New Item for Diligence Review Process: OFAC’s Foreign Sanctions Evaders List

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On February 6, 2014, the U.S. Treasury Department’s Office of Foreign Assets Control (OFAC) published notice that it was listing 11 named parties as “Foreign Sanctions Evaders,” pursuant to Executive Order 13608 (May 1, 2012) (the FSE List). The FSE List targets individuals and entities that OFAC determines have violated, attempted to violate, conspired to violate or caused violations of U.S. sanctions against Syria or Iran. U.S. persons and companies are prohibited from engaging in transactions with parties included on the FSE List unless the transaction qualifies for an exemption from OFAC sanctions. In addition, the prohibition may in effect extend to foreign subsidiaries and controlled affiliates to the extent there is U.S. parent entity involvement in their transactions.

This development underscores the need for entities to add the FSE List to the collection of other restricted-party lists that must be covered and reviewed in diligence activities and other compliance screening. The FSE List is not currently incorporated into the Consolidated Screening List made available by the U.S. government at www.export.gov. Consequently, entities must take care to ensure that their screening practices, whether conducted manually or in reliance on commercial screening software services, cover this list.

The following is a basic overview of the FSE List and important points to understand in incorporating the FSE List into regular diligence practices.

  • Who is on the FSE List? OFAC will add individuals or entities to the FSE List when the U.S. government determines that they: (1) have violated, attempted to violate, conspired to violate or caused a violation of U.S. sanctions against Syria or Iran; (2) have facilitated deceptive transactions for or on behalf of persons subject to U.S. sanctions against Syria or Iran; and/or (3) are owned or controlled by, or acting or purporting to act for or on behalf of, directly or indirectly, such entities or persons.
  • What is prohibited?  Broad sanctions prohibitions preclude U.S. persons from engaging in activities involving parties included on the FSE List. General prohibitions bar U.S. persons from providing or procuring goods or services, including financial services, or technology to or from a listed person without specific prior authorization from OFAC, unless the transaction is otherwise exempt from regulation. Although an FSE’s property is not “blocked” as a matter of law under this OFAC regime (except where such parties are also listed as Specially Designated Nationals or otherwise subject to blocking under other OFAC sanctions programs), OFAC advises that U.S. persons must obtain OFAC authorization to provide, procure or receive property, or services related to that property, to or from an FSE. See also the OFAC FAQs: Question Index. U.S. financial institutions are required to obtain OFAC authorization before allowing the operation of a listed person’s bank account and before allowing the receipt or provision of related wire transfers to such accounts.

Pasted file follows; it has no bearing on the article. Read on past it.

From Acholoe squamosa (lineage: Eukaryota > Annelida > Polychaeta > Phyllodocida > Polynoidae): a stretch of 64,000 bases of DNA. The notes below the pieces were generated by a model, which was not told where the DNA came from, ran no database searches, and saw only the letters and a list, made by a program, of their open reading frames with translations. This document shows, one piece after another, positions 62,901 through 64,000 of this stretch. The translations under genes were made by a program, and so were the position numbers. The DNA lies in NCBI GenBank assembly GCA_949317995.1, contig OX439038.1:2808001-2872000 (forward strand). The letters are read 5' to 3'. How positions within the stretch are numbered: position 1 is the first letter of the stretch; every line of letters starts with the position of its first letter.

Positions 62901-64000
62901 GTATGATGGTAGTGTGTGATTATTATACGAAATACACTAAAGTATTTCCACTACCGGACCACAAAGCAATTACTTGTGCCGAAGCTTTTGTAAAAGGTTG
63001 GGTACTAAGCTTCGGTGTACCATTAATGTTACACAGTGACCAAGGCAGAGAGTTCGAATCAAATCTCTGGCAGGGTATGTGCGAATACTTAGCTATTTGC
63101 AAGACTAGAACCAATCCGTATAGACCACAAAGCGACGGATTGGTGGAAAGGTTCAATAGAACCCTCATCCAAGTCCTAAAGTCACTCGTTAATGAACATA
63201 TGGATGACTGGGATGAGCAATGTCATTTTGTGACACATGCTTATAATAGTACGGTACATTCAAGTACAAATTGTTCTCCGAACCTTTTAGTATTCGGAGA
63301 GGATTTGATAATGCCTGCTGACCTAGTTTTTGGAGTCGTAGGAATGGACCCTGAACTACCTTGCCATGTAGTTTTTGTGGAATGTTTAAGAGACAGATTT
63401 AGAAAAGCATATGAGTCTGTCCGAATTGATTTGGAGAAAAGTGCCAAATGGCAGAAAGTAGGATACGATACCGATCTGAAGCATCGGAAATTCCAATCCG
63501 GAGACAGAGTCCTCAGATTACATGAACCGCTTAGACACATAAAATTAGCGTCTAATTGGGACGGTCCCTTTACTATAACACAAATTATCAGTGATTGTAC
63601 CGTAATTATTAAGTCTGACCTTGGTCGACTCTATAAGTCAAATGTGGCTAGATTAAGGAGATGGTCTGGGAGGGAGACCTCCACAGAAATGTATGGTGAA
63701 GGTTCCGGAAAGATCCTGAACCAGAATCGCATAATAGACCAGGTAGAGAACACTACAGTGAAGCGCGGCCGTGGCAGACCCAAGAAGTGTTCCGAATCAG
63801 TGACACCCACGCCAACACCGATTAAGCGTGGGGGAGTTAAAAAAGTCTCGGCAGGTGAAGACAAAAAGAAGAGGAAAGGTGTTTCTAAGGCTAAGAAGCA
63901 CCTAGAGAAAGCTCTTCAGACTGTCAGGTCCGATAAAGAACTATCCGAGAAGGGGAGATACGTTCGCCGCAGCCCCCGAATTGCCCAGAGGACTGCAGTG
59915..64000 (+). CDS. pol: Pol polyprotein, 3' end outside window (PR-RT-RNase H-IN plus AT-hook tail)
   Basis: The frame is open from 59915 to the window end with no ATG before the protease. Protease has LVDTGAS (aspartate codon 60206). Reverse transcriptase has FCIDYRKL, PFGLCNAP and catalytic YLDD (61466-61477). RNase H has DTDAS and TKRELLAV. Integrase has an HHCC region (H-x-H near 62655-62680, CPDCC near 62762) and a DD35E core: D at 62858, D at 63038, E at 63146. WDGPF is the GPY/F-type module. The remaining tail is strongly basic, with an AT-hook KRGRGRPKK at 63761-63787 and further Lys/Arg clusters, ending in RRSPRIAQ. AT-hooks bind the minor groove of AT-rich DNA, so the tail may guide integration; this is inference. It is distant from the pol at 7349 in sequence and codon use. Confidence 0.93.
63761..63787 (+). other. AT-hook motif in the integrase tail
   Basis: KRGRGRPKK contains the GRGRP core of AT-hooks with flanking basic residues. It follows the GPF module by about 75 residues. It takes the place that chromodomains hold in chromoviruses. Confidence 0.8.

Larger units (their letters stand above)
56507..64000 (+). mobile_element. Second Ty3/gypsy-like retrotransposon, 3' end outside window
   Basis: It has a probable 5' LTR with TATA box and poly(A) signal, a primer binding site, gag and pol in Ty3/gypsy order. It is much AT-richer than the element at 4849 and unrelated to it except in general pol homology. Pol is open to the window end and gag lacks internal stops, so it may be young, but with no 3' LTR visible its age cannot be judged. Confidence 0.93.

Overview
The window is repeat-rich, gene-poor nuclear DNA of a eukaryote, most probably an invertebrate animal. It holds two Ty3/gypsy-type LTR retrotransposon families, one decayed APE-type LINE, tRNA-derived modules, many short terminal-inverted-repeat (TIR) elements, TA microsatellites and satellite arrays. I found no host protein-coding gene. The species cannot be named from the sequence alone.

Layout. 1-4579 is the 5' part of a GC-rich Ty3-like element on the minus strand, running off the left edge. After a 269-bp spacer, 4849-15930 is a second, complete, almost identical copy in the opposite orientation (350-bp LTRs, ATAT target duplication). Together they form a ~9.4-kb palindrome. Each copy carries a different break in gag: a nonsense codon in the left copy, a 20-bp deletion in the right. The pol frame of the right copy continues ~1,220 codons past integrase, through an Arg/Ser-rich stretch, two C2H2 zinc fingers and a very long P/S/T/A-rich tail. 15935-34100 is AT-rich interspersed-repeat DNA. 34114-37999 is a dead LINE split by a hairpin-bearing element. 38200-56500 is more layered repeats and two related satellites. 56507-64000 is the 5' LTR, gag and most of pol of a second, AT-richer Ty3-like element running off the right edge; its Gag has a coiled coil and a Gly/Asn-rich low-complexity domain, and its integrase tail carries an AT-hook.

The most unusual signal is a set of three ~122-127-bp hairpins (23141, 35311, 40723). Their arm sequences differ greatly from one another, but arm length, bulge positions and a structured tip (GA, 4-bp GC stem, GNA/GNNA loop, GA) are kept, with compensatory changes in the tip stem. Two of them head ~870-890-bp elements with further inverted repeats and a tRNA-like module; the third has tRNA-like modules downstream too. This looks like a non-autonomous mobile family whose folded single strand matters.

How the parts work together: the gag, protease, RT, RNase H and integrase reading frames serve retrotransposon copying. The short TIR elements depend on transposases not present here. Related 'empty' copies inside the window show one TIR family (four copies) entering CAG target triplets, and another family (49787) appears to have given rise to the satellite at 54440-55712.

• What are the implications for U.S. Entities? As with other OFAC restricted-party lists, U.S. persons and their subsidiaries or controlled entities outside the United States are effectively prohibited from engaging in “transactions” or activities with FSEs on a strict liability basis. U.S. parties that engage in transactions with an FSE are subject to potential OFAC enforcement and penalties under the International Emergency Economic Powers Act.
  • What does this mean for you?  U.S. entities and individuals must take actions necessary to ensure that they screen effectively against, and do not engage in activities involving, parties included on the FSE List. In particular, the following steps should be incorporated into regular diligence practices to ensure compliance:
    • Use of Vendors for Screening. It is important for entities relying on third-party vendor screening services to check with their providers to ensure that the FSE List is incorporated into automated screening procedures for restricted-party screening. Entities should run test screenings against parties included in the FSE List to verify and document confirmation that their screening safeguards cover this list effectively.
    • Manual Screening. Entities and persons relying on manual screening, including those that use the Consolidated Screening List at www.export.gov, should separately consult the FSE List on OFAC’s website as part of going-forward practices, as long as the FSE List is not incorporated into the Consolidated Screening List.
    • Screening Previously Initiated Transactions. OFAC guidance on the FSE List clearly indicates that there is no “grandfathering” allowance for transactions initiated prior to the listing of an FSE. Where a potential transaction is in process at the time of a listing, U.S. persons are required to terminate and/or cease dealings with the FSE-listed party immediately unless and until otherwise exempted or specifically licensed by OFAC. Accordingly, you may need to review activities screened and initiated prior to February 6, 2014, that have not yet been completed to the extent that FSEs might be involved.

 

 

Topics:  Due Diligence, OFAC, Sanctions

Published In: General Business Updates, International Trade Updates

DISCLAIMER: Because of the generality of this update, the information provided herein may not be applicable in all situations and should not be acted upon without specific legal advice based on particular situations.

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